Scarce and beautiful, Gibson’s Flying V was an ahead-of-its-time marketing failure when introduced in 1958. Made of exotic limba (a mahogany cousin from Africa trademarked in the U.S. as “Korina”) and being joined the following year by the equally radical lightning-bolt shape of the Explorer didn’t bolster sales, which means today the two rank amongst the rarest collectibles. Both were redeemed in the ’70s, though, when rock guitarists were drawn to reissues like moths to a PAR 64.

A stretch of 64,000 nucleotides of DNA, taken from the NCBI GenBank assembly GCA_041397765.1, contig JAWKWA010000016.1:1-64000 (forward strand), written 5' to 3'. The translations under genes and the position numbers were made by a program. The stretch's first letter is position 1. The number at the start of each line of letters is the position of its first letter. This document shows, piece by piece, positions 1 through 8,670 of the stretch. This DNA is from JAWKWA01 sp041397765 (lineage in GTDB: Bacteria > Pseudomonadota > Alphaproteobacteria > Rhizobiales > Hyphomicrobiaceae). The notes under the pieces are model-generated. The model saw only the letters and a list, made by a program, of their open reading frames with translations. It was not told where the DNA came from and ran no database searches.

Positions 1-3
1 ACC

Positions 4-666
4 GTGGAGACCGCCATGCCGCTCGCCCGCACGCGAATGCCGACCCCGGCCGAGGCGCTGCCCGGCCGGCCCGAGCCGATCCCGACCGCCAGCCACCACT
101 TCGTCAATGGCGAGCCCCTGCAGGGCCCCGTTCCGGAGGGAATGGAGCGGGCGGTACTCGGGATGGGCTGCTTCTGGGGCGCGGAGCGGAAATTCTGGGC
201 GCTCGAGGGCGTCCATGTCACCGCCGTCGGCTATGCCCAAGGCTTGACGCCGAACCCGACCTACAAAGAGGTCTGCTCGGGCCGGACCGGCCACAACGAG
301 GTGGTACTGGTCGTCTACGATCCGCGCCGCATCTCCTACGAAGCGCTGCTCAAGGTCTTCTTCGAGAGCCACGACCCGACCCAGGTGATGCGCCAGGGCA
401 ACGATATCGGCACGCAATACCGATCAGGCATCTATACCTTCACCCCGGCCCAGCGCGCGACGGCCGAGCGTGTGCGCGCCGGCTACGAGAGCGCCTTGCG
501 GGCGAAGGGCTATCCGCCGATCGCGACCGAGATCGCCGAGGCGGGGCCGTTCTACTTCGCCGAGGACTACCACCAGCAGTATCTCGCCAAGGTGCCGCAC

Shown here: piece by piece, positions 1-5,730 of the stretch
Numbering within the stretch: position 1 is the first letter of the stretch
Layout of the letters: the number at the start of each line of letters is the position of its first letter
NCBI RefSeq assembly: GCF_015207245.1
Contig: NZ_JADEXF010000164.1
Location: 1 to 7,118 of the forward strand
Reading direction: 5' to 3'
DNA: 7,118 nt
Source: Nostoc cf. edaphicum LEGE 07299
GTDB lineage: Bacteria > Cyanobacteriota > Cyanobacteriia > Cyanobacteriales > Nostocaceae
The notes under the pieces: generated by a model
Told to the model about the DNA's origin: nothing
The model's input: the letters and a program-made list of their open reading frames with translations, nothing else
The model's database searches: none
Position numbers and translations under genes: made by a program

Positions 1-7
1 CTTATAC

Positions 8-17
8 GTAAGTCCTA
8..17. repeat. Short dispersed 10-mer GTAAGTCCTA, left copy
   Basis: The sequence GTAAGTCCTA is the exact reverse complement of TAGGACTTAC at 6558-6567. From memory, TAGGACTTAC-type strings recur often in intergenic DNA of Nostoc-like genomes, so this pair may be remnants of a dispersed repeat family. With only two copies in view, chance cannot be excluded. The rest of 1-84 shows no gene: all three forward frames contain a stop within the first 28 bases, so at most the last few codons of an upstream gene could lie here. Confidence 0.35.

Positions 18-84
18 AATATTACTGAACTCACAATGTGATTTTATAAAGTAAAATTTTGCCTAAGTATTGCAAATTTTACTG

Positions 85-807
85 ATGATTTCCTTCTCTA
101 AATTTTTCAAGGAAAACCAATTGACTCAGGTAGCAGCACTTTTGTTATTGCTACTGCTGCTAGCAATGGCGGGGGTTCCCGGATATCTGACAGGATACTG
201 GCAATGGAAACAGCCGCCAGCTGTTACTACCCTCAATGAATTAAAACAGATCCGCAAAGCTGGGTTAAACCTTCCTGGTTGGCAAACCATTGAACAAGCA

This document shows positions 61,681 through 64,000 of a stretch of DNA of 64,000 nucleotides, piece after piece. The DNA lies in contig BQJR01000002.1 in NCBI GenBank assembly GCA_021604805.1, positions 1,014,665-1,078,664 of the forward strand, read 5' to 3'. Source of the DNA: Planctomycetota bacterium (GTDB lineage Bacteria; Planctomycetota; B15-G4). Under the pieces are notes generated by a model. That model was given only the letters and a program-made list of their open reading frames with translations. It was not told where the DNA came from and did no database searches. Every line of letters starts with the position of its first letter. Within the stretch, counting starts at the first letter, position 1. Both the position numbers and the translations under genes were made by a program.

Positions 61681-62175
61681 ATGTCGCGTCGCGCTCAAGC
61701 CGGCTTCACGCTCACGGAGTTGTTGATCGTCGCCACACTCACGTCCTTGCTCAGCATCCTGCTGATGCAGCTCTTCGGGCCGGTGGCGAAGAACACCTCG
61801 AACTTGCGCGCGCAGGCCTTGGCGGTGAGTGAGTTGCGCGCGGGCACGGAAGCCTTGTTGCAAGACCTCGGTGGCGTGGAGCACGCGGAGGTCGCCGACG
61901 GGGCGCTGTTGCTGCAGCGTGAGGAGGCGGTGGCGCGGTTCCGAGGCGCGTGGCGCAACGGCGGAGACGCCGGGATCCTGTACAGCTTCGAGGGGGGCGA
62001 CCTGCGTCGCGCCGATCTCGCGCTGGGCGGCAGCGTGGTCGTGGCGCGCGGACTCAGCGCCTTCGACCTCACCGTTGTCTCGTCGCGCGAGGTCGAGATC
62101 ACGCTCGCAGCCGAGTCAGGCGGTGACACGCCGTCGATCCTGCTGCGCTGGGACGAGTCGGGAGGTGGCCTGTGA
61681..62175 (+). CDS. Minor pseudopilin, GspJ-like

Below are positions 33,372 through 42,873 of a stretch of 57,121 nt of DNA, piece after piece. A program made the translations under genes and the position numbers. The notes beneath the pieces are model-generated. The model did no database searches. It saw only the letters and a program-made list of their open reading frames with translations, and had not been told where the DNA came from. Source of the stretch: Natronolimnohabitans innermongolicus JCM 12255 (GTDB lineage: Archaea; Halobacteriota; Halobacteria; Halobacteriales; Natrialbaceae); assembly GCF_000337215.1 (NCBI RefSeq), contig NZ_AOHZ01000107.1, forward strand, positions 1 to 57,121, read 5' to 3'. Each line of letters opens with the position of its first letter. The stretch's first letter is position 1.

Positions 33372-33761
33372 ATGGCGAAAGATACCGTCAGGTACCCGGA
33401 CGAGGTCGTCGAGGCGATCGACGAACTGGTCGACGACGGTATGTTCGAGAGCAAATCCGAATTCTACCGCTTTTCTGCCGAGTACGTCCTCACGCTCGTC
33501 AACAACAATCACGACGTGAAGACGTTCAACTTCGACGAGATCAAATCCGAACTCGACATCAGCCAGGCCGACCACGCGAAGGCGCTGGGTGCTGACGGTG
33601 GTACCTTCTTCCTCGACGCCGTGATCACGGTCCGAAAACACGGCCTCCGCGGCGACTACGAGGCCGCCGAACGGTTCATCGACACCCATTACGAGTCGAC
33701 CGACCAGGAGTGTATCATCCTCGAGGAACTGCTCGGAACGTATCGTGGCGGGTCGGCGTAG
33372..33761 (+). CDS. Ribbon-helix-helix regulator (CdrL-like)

Accompanying these Flying Vs from ’58 and ’59 is a ’59 Explorer and ’61 Skylark lap steel, also made from Korina.
This article originally appeared in VG March 2021 issue. All copyrights are by the author and Vintage Guitar magazine. Unauthorized replication or use is strictly prohibited.